Tuesday, December 23, 2014

TDCJ: Reporting change explains death-in-custody statistics

It wouldn't be the first time, but TDCJ spokesman Jason Clark says I was wrong in this post when I speculated that healthcare staffing cuts contributed to increased deaths in custody. Instead, he said, the agency began filing death-in-custody reports with the Attorney General for inpatient hospital deaths for the first time in 2013, tripling the number of death-in-custody reports to the AG from the previous year. Jason wrote in an email:
I read your post correlating healthcare cuts to an increase in in custody deaths. This is not accurate. The TDCJ Office of the Inspector General completes a custodial death report form for each death in TDCJ, with the exception of executions, and sends the completed form to the Office of the Attorney General.  Prior to 2013, the OIG only completed forms for unattended deaths (deaths that did not occur in an inpatient setting).  Beginning in January 2013, they began completing the form for all deaths. This accounts for the apparent increase. As you can see below, the number of deaths while in custody has remained relatively consistent.

2007 – 436
2008 – 469
2009 – 424
2010 – 382
2011 – 418
2012 – 463
2013 – 443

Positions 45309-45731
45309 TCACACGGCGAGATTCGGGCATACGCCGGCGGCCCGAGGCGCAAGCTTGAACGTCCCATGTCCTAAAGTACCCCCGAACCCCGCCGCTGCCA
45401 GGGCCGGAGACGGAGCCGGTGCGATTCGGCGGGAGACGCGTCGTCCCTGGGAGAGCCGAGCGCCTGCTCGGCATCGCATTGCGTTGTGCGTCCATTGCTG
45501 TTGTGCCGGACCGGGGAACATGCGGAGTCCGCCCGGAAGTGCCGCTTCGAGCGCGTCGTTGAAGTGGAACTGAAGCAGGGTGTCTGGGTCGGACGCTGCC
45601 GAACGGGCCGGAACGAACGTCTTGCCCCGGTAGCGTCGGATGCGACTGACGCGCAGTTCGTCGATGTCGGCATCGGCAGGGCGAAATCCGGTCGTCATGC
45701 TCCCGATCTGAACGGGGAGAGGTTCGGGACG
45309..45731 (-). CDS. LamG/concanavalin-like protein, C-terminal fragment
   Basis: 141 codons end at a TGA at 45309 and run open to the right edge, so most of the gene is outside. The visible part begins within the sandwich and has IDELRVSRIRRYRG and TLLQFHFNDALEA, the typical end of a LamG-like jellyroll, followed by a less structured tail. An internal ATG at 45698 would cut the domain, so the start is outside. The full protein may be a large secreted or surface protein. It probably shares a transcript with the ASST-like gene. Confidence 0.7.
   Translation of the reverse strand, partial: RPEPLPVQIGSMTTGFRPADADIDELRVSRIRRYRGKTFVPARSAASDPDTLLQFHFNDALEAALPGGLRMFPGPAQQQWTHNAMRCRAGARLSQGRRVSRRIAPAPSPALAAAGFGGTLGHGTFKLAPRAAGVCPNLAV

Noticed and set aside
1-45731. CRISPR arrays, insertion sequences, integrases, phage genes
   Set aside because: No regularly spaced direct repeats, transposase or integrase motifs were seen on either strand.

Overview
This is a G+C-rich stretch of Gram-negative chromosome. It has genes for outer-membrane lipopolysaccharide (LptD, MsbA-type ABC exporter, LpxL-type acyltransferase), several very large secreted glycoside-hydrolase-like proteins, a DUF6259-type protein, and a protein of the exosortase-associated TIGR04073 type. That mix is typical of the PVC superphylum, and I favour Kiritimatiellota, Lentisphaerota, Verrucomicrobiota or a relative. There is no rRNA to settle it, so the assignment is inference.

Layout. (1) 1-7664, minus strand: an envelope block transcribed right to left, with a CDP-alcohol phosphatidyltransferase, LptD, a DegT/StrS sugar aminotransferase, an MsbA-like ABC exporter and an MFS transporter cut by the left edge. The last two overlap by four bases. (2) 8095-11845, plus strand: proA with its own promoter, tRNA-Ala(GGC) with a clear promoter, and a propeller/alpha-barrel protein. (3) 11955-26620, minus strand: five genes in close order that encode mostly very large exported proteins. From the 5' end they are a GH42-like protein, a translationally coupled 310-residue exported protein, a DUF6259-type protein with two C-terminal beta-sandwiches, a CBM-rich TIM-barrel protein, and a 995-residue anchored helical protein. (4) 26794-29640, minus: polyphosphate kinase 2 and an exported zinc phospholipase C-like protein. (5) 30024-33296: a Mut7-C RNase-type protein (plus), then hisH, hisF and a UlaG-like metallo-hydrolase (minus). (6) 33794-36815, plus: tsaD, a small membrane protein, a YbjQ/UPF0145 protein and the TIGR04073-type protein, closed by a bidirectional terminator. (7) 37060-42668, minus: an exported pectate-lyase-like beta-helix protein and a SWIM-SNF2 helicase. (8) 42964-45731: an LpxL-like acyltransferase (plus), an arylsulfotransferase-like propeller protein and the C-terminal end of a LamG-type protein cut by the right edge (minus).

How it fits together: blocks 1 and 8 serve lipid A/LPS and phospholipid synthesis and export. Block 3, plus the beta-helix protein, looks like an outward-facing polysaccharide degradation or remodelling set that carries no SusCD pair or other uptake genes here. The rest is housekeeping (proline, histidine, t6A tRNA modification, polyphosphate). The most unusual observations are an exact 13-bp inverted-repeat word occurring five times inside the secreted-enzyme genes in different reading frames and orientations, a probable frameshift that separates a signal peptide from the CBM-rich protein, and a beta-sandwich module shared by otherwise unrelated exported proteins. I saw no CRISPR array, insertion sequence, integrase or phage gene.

2014 – 389 (through November)

Note TDCJ reports all inmate deaths to the Bureau of Justice Statistics.
Here's the BJS report (pdf) he mentioned. Grits asked Jason what was the reason for the reporting change and for a breakout of "unattended" deaths for the last couple of years for an apples to apples comparison and I'll update this post if and when he responds. But I wanted to publish a correction/clarification ASAP before checking out for the holiday.


Bob D said...

It would be interesting to compare with the average Texas death rate. According to the Texas Department of State Health Services, the aveage death rate in 2010 was 6.5 per 1000 population. My back-of-the-envelop numbers shows TDCJ has 1/3 the deaths than the average.

Gritsforbreakfast said...

The death rate in TDCJ is about half that of the general population, by my own back of the envelope calculation, at about 295 per 100K in 2013. Regardless, they're not apples to apples populations. Most inmates are relatively healthy young men and quite a few are there for relatively short periods.

Anonymous said...

I don't know how you came up with your assumption that inmates are healthy. If you ask anyone who has worked in corrections health care you will find that inmates, whether in local jails or in state prison, are the unhealthiest demographic in our society. The fact that the death rate is half of hte general population should show that inmates are getting better care than most of us.

sunray's wench said...